EMODnet Geology is one of the EMODnet expert groups populating the EMODnet portal with data and information. The consortium aims at providing harmonised information on marine geology in Europe.
A key challenge faced by the EMODnet Geology consortium is how to create added value to bathymetric data provided by EMODnet Bathymetry. These data are of ever-increasing resolution but are inherently descriptive in nature. By providing geomorphological interpretations for the assembled and harmonised seabed-depth data, EMODnet Geology adds explanatory and potentially predictive capability to the EMODnet Bathymetry dataset.
In an ongoing effort, EMODnet Bathymetry data are used by most EMODnet Geology partners to describe and analyse the seabed. Coupled to data products on Seabed Substrate and Lithostratigraphy, geomorphology is being mapped both transnationally and at large spatial scales. Easy accessibility of a harmonised bathymetric dataset has streamlined and accelerated this process, and has facilitated collaboration among partners.
Thus far, EMODnet Bathymetry data have proven to be a key tool in:
- broad-scale geomorphological mapping in French and British marine waters,
- creating overview figures for articles and presentations,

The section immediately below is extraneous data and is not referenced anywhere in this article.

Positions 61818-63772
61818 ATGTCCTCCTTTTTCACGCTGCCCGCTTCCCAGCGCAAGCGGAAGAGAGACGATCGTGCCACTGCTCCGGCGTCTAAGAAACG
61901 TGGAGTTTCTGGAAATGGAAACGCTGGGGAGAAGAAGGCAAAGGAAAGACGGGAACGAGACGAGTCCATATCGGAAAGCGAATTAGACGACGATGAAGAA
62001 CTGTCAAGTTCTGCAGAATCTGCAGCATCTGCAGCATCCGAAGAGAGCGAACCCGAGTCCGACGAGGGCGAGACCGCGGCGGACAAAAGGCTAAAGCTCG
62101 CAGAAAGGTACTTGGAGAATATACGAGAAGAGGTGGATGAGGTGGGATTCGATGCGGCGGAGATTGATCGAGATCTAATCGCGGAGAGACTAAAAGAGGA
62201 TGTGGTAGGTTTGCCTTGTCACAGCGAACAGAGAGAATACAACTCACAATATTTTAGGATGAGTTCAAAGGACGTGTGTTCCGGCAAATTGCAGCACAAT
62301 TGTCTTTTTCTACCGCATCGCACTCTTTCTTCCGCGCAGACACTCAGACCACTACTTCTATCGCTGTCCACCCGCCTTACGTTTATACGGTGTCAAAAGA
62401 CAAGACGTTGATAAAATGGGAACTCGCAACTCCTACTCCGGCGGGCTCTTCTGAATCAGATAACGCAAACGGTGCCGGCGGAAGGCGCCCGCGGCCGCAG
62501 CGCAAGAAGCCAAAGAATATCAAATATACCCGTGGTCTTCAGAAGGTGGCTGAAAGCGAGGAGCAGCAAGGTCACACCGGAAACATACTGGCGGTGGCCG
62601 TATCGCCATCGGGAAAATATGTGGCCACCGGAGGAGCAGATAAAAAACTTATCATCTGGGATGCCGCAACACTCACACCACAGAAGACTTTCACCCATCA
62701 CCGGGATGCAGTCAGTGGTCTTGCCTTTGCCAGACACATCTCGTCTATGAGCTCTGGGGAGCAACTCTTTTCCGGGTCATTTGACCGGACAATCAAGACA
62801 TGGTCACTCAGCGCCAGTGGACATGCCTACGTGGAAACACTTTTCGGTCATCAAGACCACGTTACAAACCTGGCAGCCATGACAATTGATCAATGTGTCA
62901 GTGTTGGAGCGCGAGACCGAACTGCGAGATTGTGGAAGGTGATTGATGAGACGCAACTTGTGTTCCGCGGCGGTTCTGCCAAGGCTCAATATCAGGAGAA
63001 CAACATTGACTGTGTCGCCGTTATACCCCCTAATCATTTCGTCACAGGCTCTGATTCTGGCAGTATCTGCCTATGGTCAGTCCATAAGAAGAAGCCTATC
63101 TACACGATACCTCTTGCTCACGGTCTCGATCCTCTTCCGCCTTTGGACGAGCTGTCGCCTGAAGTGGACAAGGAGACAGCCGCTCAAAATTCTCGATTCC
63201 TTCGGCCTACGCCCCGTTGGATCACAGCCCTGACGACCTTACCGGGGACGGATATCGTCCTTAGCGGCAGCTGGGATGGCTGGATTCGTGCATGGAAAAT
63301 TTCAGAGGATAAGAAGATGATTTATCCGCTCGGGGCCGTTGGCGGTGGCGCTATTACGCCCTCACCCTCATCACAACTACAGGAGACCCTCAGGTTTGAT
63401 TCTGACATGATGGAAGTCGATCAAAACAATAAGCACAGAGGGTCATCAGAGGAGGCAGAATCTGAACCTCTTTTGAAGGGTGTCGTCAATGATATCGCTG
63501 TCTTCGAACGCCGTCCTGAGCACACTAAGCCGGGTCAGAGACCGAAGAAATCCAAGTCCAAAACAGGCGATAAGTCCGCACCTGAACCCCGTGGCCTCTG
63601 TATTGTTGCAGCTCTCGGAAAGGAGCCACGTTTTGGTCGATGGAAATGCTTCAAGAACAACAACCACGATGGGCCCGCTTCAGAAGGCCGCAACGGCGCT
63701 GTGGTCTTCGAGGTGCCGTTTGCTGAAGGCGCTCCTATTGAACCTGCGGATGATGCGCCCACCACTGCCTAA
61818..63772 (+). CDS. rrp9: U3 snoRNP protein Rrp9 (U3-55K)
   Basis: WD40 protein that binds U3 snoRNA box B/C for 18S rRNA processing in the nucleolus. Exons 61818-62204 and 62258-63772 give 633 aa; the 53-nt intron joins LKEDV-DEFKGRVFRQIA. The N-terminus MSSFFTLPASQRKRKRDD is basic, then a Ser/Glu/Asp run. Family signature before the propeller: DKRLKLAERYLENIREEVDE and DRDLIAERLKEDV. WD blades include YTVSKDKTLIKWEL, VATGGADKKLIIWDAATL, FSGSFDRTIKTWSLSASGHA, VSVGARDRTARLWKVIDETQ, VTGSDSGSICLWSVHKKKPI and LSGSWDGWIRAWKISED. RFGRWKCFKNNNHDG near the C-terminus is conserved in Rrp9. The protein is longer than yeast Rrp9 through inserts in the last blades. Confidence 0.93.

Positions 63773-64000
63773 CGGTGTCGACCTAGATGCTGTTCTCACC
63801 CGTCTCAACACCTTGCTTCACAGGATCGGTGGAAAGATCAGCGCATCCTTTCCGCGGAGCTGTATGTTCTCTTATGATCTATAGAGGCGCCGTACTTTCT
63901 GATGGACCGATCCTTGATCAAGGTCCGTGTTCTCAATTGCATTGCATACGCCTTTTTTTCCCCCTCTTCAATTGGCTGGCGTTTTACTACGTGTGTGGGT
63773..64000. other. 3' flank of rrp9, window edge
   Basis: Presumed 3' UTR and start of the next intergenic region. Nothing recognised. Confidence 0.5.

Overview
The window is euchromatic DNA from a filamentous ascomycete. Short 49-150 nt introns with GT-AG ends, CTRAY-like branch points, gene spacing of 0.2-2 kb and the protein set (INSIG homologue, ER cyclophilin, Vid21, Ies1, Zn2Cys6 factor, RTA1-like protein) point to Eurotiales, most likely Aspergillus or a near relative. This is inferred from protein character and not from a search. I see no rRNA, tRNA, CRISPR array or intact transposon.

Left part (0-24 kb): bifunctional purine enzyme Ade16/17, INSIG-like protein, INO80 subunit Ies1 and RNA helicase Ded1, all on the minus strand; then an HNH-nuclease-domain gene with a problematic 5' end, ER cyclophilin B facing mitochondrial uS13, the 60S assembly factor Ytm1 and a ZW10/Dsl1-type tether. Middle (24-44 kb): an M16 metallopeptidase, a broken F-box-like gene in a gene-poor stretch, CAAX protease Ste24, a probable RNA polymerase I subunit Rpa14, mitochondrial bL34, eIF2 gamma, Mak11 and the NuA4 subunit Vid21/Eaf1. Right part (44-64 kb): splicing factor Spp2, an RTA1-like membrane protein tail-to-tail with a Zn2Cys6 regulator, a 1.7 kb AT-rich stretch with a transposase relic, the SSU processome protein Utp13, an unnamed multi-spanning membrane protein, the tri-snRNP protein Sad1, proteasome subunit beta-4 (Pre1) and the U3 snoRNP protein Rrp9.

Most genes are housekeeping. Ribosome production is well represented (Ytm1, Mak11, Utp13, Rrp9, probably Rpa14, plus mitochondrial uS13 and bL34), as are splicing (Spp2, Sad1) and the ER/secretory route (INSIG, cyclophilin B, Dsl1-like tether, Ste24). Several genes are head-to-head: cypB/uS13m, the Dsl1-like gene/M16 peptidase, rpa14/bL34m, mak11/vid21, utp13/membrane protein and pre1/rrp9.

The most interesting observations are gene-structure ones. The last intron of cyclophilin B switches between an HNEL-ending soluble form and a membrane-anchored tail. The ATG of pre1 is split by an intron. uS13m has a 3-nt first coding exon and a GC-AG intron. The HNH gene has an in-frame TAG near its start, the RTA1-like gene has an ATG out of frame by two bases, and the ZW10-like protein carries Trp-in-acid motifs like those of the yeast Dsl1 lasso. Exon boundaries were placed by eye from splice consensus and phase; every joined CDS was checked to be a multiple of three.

- palaeoenvironmental reconstruction of the Eastern Adriatic Sea,
- providing a regional ice-stream context for the setting of a submarine landslide on the western UK continental margin,
- co-kriging in the interpolation of seabed-substrate data from the Aegean Sea,
- mapping seamounts and canyons of the Eastern Mediterranean, and
- strategic environmental planning for hydrocarbon exploration in Greek marine waters.
These geological data products, in turn, are or will become useful in sustainable development, spatial planning, risk assessment, resource exploration, and – importantly – quantitative pan-European analyses of important types of seabed area. The main shortcomings of EMODnet Bathymetry data at this moment are their still limited spatial resolution (geological surveys with access to more detailed data will opt to use national grids that still need to be harmonised with neighbours’ grids in border regions) and (local) limited reliability in shallow near-coastal and inland waters where the sensitivity to vertical corrections and uncertainty is high.
Seabed geomorphology on the east coast of Scotland.